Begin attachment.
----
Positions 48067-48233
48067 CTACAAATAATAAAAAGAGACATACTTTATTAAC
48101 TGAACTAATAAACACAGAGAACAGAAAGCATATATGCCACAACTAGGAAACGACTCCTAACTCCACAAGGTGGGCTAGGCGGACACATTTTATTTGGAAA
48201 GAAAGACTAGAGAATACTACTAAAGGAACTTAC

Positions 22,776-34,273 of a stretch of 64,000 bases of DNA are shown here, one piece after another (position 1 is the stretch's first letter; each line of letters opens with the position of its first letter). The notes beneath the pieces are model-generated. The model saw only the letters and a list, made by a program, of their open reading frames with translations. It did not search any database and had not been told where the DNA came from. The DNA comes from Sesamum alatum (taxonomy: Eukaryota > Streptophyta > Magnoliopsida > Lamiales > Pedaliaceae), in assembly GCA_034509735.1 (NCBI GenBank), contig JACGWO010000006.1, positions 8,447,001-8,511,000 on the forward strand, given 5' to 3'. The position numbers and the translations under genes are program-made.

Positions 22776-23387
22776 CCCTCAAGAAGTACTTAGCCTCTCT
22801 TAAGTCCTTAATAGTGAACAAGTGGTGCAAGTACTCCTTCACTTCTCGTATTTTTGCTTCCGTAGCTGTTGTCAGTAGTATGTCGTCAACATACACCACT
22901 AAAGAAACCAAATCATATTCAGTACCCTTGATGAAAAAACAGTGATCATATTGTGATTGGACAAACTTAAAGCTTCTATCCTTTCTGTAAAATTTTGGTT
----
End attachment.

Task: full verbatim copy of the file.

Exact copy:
Positions 48067-48233
48067 CTACAAATAATAAAAAGAGACATACTTTATTAAC
48101 TGAACTAATAAACACAGAGAACAGAAAGCATATATGCCACAACTAGGAAACGACTCCTAACTCCACAAGGTGGGCTAGGCGGACACATTTTATTTGGAAA
48201 GAAAGACTAGAGAATACTACTAAAGGAACTTAC

Positions 22,776-34,273 of a stretch of 64,000 bases of DNA are shown here, one piece after another (position 1 is the stretch's first letter; each line of letters opens with the position of its first letter). The notes beneath the pieces are model-generated. The model saw only the letters and a list, made by a program, of their open reading frames with translations. It did not search any database and had not been told where the DNA came from. The DNA comes from Sesamum alatum (taxonomy: Eukaryota > Streptophyta > Magnoliopsida > Lamiales > Pedaliaceae), in assembly GCA_034509735.1 (NCBI GenBank), contig JACGWO010000006.1, positions 8,447,001-8,511,000 on the forward strand, given 5' to 3'. The position numbers and the translations under genes are program-made.

Positions 22776-23387
22776 CCCTCAAGAAGTACTTAGCCTCTCT
22801 TAAGTCCTTAATAGTGAACAAGTGGTGCAAGTACTCCTTCACTTCTCGTATTTTTGCTTCCGTAGCTGTTGTCAGTAGTATGTCGTCAACATACACCACT
22901 AAAGAAACCAAATCATATTCAGTACCCTTGATGAAAAAACAGTGATCATATTGTGATTGGACAAACTTAAAGCTTCTATCCTTTCTGTAAAATTTTGGTT